The bone marrow donor walked down the stairs of his buddy’s house Sunday night, early for his 70th birthday party, on his way to check out the new beer fridge.
And there she was.
His (almost) perfect match.
Ken Vice stopped short.
Oh, my god.
Then Chrissy Gordon moved in for a hug.
“We heard there was a party on,” the willowy woman from Melbourne, Australia, says.
The donor and the recipient met up again Monday at Don and Donna Hutchens’ house — where Chrissy and Dave Gordon were bunking down — ready to head to Omaha to reunite with doctors and Nebraska Medicine staff who’d collected his bone marrow nearly 20 years ago.
Ken brings a construction paper booklet, tied with blue ribbon: “My Journey to here. With so much love, From Us.”
Each page shows a young Chrissy. At dinner with Dave before her diagnosis. In the hospital before she lost her hair. Smiling with a bag of red liquid flowing into her arm. This is my bone marrow transplant taking place, Ken. That is your life-giving marrow I am receiving ...
“You kept it,” Chrissy says.
“Of course,” Ken answers.
The long-distance lifesaver met Chrissy for the first time in 2006. (Ken also brings the framed newspaper story from their ski vacation in British Columbia: “Friends for life thanks to fate.”)
The pair planned that visit. This one was a surprise.
“My kids got the wild idea they (the Gordons) should come for my birthday,” Ken says. “So they’re here.”
Almost right, says Ken’s daughter, Katie Trierweiler. Chrissy contacted the sisters in August, saying she wanted to be here to help celebrate Ken’s 70th birthday.
A long way to travel for cake and ice cream.
Not for Chrissy and Dave.
“For someone to do that for someone they’ve never heard of and don’t know, it’s just amazing,” she says Monday.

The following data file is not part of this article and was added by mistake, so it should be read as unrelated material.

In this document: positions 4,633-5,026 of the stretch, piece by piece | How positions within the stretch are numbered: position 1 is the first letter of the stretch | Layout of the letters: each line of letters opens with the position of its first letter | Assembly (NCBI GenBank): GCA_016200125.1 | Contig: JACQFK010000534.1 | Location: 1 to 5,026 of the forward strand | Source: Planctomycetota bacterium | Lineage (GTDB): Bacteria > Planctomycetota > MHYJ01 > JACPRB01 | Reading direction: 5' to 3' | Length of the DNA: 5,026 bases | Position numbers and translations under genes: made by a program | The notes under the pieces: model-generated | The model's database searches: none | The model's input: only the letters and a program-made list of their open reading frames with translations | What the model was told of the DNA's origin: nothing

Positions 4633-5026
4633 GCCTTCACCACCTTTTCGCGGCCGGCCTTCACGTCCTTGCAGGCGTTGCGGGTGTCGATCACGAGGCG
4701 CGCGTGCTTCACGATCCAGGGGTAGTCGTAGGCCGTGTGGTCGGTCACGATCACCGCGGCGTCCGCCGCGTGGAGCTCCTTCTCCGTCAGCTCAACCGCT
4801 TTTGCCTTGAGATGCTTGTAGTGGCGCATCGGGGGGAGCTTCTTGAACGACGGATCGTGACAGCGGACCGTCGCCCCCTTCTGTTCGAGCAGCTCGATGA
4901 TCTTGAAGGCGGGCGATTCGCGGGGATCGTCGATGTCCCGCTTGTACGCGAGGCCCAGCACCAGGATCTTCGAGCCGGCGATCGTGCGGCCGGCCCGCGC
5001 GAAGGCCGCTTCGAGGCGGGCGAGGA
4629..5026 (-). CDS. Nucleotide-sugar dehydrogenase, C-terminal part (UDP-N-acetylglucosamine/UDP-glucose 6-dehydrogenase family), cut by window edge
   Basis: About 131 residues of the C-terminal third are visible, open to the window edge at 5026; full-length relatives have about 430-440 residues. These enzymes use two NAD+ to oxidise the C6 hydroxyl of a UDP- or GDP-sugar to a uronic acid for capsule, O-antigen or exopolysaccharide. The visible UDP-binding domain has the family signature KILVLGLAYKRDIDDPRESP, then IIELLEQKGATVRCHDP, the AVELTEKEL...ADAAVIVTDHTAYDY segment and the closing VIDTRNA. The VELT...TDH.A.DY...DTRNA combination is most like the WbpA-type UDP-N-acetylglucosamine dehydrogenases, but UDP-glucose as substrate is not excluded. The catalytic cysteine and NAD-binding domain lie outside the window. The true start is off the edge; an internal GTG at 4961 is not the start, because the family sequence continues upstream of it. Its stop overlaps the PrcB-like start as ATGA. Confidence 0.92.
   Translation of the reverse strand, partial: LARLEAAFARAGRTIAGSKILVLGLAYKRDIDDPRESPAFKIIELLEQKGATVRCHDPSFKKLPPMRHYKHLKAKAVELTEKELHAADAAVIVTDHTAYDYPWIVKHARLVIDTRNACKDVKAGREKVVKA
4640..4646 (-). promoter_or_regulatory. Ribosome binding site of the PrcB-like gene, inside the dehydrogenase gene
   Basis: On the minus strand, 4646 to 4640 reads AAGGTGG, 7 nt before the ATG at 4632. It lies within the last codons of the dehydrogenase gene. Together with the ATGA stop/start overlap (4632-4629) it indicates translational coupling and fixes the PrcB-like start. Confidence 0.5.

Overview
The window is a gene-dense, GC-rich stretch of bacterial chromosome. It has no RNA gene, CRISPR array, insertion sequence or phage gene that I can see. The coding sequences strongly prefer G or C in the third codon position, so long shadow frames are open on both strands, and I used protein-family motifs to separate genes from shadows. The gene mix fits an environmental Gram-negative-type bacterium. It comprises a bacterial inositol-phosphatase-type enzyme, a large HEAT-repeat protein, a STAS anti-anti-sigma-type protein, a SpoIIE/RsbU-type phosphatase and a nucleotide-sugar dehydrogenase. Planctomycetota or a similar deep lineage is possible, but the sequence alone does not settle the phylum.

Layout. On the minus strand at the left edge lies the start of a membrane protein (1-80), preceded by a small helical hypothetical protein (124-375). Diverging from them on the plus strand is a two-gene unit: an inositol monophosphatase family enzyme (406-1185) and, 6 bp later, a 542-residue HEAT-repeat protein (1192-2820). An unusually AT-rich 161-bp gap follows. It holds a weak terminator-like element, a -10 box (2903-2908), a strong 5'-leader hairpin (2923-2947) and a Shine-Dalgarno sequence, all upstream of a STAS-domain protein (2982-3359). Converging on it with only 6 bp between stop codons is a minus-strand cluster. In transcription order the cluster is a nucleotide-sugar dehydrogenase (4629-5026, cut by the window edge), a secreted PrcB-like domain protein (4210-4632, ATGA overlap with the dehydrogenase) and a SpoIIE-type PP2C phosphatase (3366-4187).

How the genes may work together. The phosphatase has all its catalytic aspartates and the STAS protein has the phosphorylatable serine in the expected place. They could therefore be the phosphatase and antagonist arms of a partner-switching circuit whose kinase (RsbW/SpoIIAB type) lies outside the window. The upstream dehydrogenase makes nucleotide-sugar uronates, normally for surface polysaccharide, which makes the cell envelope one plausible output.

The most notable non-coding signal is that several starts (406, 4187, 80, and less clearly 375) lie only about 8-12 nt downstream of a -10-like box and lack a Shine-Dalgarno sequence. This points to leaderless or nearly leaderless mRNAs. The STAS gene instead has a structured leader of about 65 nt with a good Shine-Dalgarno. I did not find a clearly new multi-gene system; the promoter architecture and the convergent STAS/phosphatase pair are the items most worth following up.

Chrissy was 28 when she found out she had leukemia and had six months to live.
Ken was 50. The plant manager at Sandoz Pharmaceuticals and the father of three daughters — Julie, Katie and Erin.
He’d been on the National Bone Marrow Donor Registry for six years, after volunteering to be tested to help a colleague in New Jersey.
He hadn’t been a match then.
But then the phone rang in March 2000, saying a young woman in Australia needed a transplant and he was a potential match.
Would he be willing to do more testing?
He and his wife, Jane, talked it over. Ken was a blood donor, but this wasn’t like giving blood. It involved risks and a hospital stay.
But it wasn’t a hard decision.
“She was kind of close to the age of our daughters,” Ken says. “And it’s something I’d want someone else to do for us.”
It turned out Ken matched Chrissy’s bone marrow on eight of 10 indicators. On July 6, 2000, two surgeons extracted a liter of marrow from his hip — poking him 200 times in the two-hour procedure.
They packed the marrow in a cooler and whisked it away on an airplane bound for Melbourne.
“Just like the movies,” Ken says.
Chrissy was waiting. Doctors had given her massive amounts of chemo and radiation, taking her immune system down to nothing.
“This is a great day,” she wrote in the construction paper book she made for her donor. “A happy time, a day of so much hope. We will always be deeply thankful to you. You know that.”
A few years later, Ken donated white blood cells when her cancer flared up.
She’s been in remission ever since.
They stay in touch on Facebook, by email.
Monday, they talk about that journey, so long ago now.
The tiny window of time to get the marrow from Omaha to Melbourne.
The nurses keeping Chrissy and Dave and their families informed.
“The nurses came in early,” Chrissy says. “They said, ‘The marrow has arrived at the airport.’”
Now it’s in a cab.
Now it’s at the hospital.
Now it’s on its way.
On the third day, Chrissy’s body accepted the stranger’s bone marrow and she started her long recovery.
She stayed in the hospital for seven weeks.
And two years later, Ken wrote a letter to the registry, saying he’d like to make contact.
He’s happy, he says. Happy he was able to donate. Happy that she lived.
“I always call her my fourth daughter,” he says.
Chrissy has a name for Ken, too.
“My life,” she says. “My life.”